Health, education, safety, and financial stability are, in our modern world, all elements that determine well-being and a balanced life – central to happiness and general peace of mind. It goes without saying that a major part of the inexorable responsibility of a nation is to secure the well-being of its children.
Children make up 27 percent of the earth’s total population. With the numerous horrors unleashed on our most defenseless of citizens, the question as to where in the world our children are best off is one of interest. The answer, of course, it useful to those hoping to start a family and considering relocating for the good of their kids.
Naturally, we think of rich countries where resources abound opportunities for children to learn, grow, and prosper. A study conducted by the UNICEF Office of Research determines which of the top 29 most developed countries rank highest for overall child well being. The study spans 5 dimensions used to determine the welfare of children: material well being, referring to monetary deprivation as determined by the country’s child poverty rate and poverty gap; health and safety; education; behaviors and risks, such as being overweight, bullying, and drug and alcohol use among children; and finally, housing and environment, which takes into account such things as the number of family members to one household and levels of air pollution in the child’s place of residence.
The study gives a powerful insight into the lives of children around the world. It bears mentioning, however, that a number of countries were excluded from the study due to unreliable data. Notable examples which were excluded are Australia, Bulgaria, Chile, Cyprus, Israel, Japan, Malta, Mexico, New Zealand, the Republic of Korea, and Turkey. But perhaps the biggest eye-opener the research provides is proving that there exists little correlation between a country’s GDP per capita (except, of course, to the point where the country has a developed economy rather than a developing or undeveloped economy) and the level of child well-being. With some of the most affluent countries like the U.S ranking among the lowest of all 29 countries studied (26th place), the numbers show how a comparably impoverished country like Portugal (15th place), for example, ranks higher in overall child well being.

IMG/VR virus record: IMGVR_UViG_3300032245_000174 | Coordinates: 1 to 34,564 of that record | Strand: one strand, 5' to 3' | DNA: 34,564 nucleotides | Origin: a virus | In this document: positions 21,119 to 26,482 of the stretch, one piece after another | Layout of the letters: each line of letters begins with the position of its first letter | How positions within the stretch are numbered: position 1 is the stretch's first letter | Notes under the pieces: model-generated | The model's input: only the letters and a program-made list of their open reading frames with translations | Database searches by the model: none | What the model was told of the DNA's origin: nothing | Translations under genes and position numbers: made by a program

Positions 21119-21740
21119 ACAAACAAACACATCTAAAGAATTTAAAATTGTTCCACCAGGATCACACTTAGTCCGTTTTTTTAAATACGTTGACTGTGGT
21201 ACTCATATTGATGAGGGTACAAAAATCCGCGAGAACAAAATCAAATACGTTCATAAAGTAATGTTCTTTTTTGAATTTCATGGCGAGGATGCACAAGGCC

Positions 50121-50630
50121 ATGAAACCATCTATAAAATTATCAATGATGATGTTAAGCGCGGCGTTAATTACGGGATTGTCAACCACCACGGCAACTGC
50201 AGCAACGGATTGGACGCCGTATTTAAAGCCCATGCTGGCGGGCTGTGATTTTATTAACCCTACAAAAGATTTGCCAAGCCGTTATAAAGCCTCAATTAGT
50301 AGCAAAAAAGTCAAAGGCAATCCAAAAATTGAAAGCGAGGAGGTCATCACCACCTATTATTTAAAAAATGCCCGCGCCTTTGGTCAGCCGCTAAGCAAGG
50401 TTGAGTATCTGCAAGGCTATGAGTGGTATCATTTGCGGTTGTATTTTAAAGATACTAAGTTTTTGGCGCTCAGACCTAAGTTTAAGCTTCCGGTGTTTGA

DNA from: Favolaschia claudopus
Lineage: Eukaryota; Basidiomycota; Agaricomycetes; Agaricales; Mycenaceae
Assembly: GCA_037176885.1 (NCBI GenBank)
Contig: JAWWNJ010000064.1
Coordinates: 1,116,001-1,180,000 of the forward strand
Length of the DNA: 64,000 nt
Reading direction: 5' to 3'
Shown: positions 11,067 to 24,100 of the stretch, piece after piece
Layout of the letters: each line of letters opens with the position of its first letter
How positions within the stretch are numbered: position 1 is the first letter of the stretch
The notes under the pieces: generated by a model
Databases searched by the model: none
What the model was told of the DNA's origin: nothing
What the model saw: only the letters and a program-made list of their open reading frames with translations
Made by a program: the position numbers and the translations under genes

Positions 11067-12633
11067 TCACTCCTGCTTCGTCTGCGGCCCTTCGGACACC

When comparing the child poverty rate in economically struggling developed countries like Italy and Spain to the relatively affluent U.S. we notice that all have a child poverty rate higher than 20 percent – indicating that a country’s economic prosperity does not necessarily secure the economic equality and well-being of its most vulnerable young citizens. The following list elucidates UNICEF’s findings and shows where in the world children are truly the best off.
In UNICEF’s study, Ireland ranked an average of 11.6 in overall child well-being considering all categories. Ireland took 17th place for the material well-being of children, 15th place for their general health and safety, 17th place for class participation and achievement; 7th place for behaviors and risks, and 2nd place for housing and environment. The GDP per capita in Ireland is $41,300 and the child poverty rate is under 10 percent.
Belgium ranked at an average of 11.2 for overall child well being. The country made it to 13th place out of 29 countries studied for material well-being and health and safety, second place for the level of educational achievement, and 14th place for behaviors and risks as well as housing and environment. Belgium’s GDP per capita is $37, 800 and the child poverty gap is a little over 20 percent.